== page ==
At the Melbourne Museum

Earlier this week, I watched a short presentation by illustrator, artist and author Christophe Niemann on How to Overcome the 3 Fears Every Creative Faces. To avoid the fear of running out of ideas, Niemann (and others) suggest taking time for “silly, free-thinking experiments”, away from the desk, out in the world. Today I took his advice and dropped into the Melbourne Museum, which is celebrating its 15th birthday by displaying not a birthday cake, but a model of the cake used for Scott and Charlene’s wedding in the soap opera Neighbours (1987). The following (very) short story/’flash fiction’, resulted from some silly free thought.

Wedding cake 2What’s that, Mummy?

It’s a wedding cake.

Whose wedding cake?

Scott and Charlene’s.

Who’s Scott and Charlene?

People on television. They’re not real.

Why is their wedding cake here?

Because once upon a time, everyone wanted a wedding like theirs.

Wedding cake 1Who are the people on top of the cake?

The bride and groom.

What are they doing?

They’re kissing.

Why have they got their eyes closed?

Because if you opened your eyes, you’d never go through with it.

Why is the cake white?

I don’t know. In some countries, white is the colour for funerals.

Wedding cake 3Why is the cake so big?

It’s an illusion. A lot of it is just empty space.

Why are there flowers on the cake?

Because flowers are like love: they wilt and die.

What are those little white balls?

Pearls. Fake pearls.

Why are there fake pearls on the cake?

Because it’s all too easy to mistake rubbish for treasure.

Did you and Daddy have fake pearls on your wedding cake?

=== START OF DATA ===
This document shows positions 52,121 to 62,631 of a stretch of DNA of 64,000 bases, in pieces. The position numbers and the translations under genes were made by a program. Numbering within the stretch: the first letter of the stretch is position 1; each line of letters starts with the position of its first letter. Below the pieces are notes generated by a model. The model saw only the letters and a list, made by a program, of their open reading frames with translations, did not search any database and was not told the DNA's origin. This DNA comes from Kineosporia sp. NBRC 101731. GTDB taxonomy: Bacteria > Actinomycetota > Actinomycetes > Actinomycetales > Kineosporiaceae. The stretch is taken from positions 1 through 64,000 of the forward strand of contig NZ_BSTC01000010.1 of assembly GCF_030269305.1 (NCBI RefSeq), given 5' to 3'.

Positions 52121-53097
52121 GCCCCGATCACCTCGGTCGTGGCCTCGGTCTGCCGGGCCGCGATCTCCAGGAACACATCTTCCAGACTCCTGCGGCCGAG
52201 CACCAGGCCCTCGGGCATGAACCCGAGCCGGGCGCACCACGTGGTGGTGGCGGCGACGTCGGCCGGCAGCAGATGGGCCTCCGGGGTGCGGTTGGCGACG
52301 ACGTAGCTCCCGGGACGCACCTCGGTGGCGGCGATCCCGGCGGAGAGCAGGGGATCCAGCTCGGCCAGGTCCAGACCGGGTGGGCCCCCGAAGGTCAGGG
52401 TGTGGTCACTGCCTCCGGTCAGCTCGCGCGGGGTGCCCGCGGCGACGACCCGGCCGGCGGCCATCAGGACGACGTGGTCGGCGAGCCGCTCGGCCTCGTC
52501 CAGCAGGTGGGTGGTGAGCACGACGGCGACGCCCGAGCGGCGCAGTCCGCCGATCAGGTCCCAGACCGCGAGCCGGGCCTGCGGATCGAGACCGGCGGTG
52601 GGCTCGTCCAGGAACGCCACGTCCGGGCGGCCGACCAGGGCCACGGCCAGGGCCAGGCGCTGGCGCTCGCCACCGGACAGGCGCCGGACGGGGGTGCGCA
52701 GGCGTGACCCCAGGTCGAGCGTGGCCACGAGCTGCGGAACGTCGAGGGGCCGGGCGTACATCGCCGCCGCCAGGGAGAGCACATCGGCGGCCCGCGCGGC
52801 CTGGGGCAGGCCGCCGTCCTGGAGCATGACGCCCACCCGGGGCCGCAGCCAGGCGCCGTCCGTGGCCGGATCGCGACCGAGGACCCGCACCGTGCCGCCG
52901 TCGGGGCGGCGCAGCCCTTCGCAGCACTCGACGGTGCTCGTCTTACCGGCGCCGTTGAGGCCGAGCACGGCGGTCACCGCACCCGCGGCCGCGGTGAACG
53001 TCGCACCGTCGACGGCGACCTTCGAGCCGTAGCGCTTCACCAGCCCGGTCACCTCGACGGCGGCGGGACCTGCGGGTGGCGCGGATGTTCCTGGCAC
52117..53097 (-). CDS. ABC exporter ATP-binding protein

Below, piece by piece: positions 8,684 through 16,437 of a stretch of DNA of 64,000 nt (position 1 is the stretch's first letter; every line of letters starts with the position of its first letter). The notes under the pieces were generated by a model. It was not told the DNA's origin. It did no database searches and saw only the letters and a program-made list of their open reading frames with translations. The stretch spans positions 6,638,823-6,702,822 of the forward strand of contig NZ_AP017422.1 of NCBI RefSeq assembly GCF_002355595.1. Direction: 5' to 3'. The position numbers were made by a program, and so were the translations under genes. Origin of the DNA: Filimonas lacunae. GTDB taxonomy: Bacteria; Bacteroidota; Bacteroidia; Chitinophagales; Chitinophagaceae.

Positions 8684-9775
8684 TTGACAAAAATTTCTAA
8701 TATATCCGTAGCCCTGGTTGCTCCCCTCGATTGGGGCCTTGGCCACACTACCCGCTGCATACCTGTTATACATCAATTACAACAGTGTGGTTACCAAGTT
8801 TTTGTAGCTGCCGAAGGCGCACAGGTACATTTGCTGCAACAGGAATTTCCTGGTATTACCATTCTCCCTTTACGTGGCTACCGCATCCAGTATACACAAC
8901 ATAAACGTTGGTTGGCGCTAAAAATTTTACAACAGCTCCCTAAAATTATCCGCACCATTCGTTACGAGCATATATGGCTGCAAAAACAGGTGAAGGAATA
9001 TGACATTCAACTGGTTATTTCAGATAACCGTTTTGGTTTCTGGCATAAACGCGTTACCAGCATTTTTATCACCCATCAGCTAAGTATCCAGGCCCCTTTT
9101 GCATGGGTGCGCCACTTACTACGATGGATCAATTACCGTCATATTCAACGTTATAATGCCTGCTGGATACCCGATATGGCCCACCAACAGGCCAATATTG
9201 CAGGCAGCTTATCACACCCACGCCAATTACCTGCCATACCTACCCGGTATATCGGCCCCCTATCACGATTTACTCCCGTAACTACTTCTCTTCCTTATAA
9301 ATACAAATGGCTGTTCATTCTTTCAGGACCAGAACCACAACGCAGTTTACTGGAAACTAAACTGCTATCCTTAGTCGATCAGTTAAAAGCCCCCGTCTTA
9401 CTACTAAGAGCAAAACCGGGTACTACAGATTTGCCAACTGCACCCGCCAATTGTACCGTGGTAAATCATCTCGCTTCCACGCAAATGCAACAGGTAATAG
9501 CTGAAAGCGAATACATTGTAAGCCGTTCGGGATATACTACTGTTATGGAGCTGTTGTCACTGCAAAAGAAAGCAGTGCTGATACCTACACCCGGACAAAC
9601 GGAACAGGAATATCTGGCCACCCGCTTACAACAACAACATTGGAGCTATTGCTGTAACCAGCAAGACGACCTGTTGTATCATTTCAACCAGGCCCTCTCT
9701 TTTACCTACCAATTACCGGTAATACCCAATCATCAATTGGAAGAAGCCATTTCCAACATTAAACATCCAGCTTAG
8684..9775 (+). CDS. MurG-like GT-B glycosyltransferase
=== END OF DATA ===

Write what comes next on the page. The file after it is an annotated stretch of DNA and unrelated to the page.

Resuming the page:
Are you crying, Mummy?

No, sweetheart. I’ve just got something in my eye.

Okay.

Can we go and see Phar Lap now?

Visit the museum to see the cake. You can watch the wedding below:
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About Angela Savage

Angela Savage is a Melbourne-based crime writer, who has lived and travelled extensively in Asia. Her first novel, Behind the Night Bazaar won the 2004 Victorian Premier's Literary Award for an unpublished manuscript. She is a winner of the Scarlet Stiletto Award and has thrice been shortlisted for Ned Kelly awards. Her third novel, The Dying Beach, was also shortlisted for the 2014 Davitt Award. Angela teaches writing and is currently studying for her PhD in Creative Writing at Monash University.
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5 Responses to At the Melbourne Museum

  1. Please, Angela. Can I have some more?

    Liked by 1 person

  2. This is a great story, Angela! You say an awful lot in just that short scene! Beautifully done

    Liked by 1 person

  3. FictionFan says:

    “Because if you opened your eyes, you’d never go through with it.” Brilliant!! 😀

    Liked by 1 person

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